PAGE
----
Musical style and posterity[edit]

The musicologist Daniel Caux considered Warda to have possessed all the qualities necessary for a singer from the Arab world. He emphasized the accuracy of her intonation, her sense of rhythm and her mastery of nuances, in particular, which he thought enriched her singing. According to Caux, Warda succeeds in combining power and delicacy.[13]

Warda was one of the few singers renowned throughout the Arab world, from the Maghreb to the Mashriq.[15] She is considered a "diva" of Arab song, in the same way as Umm Kulthum, Sabah, and Fairuz.[12][24] Her repertoire includes more than 300 songs. During her career, Warda has sold tens of millions of albums.[12]

Tributes[edit]

On 10 March 2018, the Ensemble Mazzika in Paris paid tribute to Warda in a concert at the Cabaret Sauvage.[25]

On 30 November 2019, a concert in tribute to Warda was organised by the Ensemble Mazzika and the Lebanese singer Ranine Chaar at the Bataclan Theatre in Paris.[26]

On 2021, The Arab World Institute in Paris pays tribute to "The Arab World Divas", among them, Warda. The exhibition displays the greatest female Arab artists in the 20th century, legendary artists, timeless icons, all the actresses and singers who took part in the evolution of the post-war Arabic societies and who remain references idolized by everyone.[27]

Warda was a gourmet cook, and did not let being a Muslim stand in the way of using wine in cooking. She told the Egyptian newspaper Al-Akhbar, at her home overlooking the Nile, she loved: "Cooking, looking after my beloved cats and listening to old songs."[8]

Distinctions[edit]

In November 2004, on the fiftieth anniversary of the Algerian Revolution, Warda was awarded the El-Athir Medal of the Order of National Merit.[28] In 2009, she was made Commander of the Moroccan Order of Ouissam Alaouite on the instructions of King Mohammed VI, and the Wali of Rabat gave her the keys to the city.[29] In 2012, she was appointed by the French President to the rank of Knight of the Order of Arts and Letters.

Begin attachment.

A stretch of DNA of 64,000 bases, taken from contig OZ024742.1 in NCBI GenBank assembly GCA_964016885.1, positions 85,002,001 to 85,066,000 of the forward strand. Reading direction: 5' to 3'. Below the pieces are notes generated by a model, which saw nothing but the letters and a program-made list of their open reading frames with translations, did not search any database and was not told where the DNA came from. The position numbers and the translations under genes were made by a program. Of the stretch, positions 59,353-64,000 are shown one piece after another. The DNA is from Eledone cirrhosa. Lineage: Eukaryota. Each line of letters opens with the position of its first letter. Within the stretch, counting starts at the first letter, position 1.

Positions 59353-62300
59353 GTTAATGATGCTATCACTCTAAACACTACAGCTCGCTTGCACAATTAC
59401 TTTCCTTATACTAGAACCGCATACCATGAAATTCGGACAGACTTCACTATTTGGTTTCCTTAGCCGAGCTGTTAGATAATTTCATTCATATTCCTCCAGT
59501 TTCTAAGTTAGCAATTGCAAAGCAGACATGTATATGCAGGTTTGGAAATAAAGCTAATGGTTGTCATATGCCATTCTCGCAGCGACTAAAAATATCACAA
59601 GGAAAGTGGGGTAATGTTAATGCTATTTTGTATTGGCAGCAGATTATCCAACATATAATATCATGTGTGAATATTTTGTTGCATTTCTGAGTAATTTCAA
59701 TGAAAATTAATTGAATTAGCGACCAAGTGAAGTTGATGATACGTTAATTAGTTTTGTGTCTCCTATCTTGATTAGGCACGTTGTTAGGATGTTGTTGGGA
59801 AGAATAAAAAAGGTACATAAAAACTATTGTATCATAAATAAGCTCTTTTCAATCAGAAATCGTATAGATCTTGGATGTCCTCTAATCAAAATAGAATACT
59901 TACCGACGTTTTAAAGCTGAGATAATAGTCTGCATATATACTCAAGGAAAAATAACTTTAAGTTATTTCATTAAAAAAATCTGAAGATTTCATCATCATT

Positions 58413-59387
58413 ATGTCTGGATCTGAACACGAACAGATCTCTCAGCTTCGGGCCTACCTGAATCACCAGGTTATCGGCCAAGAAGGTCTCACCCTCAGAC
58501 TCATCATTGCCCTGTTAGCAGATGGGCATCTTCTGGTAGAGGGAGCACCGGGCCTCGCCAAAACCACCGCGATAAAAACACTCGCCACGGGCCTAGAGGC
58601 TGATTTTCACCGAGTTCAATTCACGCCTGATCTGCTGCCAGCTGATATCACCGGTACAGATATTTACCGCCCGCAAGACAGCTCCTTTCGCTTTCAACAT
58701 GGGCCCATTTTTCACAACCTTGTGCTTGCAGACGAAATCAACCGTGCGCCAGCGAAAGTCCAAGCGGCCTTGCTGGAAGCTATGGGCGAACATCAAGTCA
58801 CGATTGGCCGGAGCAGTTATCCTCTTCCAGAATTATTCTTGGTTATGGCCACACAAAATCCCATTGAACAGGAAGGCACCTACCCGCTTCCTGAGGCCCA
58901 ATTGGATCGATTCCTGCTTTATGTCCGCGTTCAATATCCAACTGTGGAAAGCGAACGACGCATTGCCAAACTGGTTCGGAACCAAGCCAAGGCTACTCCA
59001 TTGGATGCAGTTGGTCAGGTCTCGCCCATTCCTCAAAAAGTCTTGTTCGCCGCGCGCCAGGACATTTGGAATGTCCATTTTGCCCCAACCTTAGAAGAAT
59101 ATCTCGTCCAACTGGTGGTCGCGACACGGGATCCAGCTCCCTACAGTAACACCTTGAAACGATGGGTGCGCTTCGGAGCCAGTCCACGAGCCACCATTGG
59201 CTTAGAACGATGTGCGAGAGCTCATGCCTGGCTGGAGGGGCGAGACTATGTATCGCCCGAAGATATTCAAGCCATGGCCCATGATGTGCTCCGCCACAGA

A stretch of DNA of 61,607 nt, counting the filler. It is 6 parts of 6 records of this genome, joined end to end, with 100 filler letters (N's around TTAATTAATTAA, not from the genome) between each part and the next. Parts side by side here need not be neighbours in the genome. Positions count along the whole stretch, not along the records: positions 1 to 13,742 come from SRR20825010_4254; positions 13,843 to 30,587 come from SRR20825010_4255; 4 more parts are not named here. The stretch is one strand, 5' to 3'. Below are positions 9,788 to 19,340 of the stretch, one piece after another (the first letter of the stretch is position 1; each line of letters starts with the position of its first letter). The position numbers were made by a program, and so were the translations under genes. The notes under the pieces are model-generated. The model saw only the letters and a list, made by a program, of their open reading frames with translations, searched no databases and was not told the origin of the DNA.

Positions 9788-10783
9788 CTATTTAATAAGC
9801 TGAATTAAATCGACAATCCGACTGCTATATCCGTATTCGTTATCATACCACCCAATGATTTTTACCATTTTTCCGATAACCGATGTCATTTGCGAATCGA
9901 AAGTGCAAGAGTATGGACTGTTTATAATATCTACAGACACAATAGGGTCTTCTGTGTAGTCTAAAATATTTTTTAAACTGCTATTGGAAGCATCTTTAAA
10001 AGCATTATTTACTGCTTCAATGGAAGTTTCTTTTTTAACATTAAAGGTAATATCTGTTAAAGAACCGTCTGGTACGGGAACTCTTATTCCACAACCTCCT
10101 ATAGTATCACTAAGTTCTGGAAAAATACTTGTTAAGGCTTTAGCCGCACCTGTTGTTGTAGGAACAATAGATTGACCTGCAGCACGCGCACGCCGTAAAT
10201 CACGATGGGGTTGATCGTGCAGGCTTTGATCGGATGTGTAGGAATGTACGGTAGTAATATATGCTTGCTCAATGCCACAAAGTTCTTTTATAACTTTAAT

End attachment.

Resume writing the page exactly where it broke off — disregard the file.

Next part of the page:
In 2012, the singer was named by President Nicolas Sarkozy to the rank of Chevalier de l'Ordre des Arts et des Lettres.[30]

In 2021, the singer was included in the list of 318 Heroes of Diversity appointed by the government of President Emmanuel Macron.[31] The singer was one of 251 men and 67 women, representative of "territorial diversity", who may inspire future street names or public buildings in France.[31] Among the nominees are great names from literature, art, politics and science, including Emile Zola, Guillaume Apollinaire, Dalida, Serge Gainsbourg, Léopold Sédar Senghor, Salvador Dalí, Pablo Picasso and Emir Abdel Kader.[32][33][34]

Filmography[edit]

Warda has appeared in several film and television productions, including:[35][36]

Cinema
  • 1962: Almaz wa Abdou Alhamoli (ألمظ وعبده الحامولي) with Adel Mamoun
  • 1963: Amirat Al Arab (أميرة العرب)
  • 1973: Sout Al Hob (The Voice of Love) with Hassan Yousef
  • 1974 : Hekayti maa al-Zaman (حكايتي مع الزمان) with Rushdie Abaza
  • 1977 : Ah ya leil ya zaman
  • 1993: Lih Ya Donia
Television
  • 1979: Awraq el Ward (أوراق الورد, Rose petals) with Omar al-Hariri
  • 2006: Han al Awan (آن الأوان, Le Temps est venu) by Youssef Maati, directed by Ahmad Sakr

Bibliography[edit]

Andrew Hammond, Pop Culture Arab World! Media, Arts, and Lifestyle, ABC-CLIO, 2005, 376 p. (ISBN 9781851094493, read online [archive].), p. 170-171.

References[edit]

  1. ^ "Algerian Singer and Icon Warda Al-Jazairia has Died at Age 73". 17 May 2012. Archived from the original on 18 May 2012.
  2. ^ a b « La diva de la chanson arabe, Warda El Djazaïria, n'est plus... » [archive] , Alger Chaine 3, 18 mai 2012
  3. ^ a b c d e B. R. (18 May 2012). "La voix d'or du monde arabe". Le Temps d'Algérie (in French).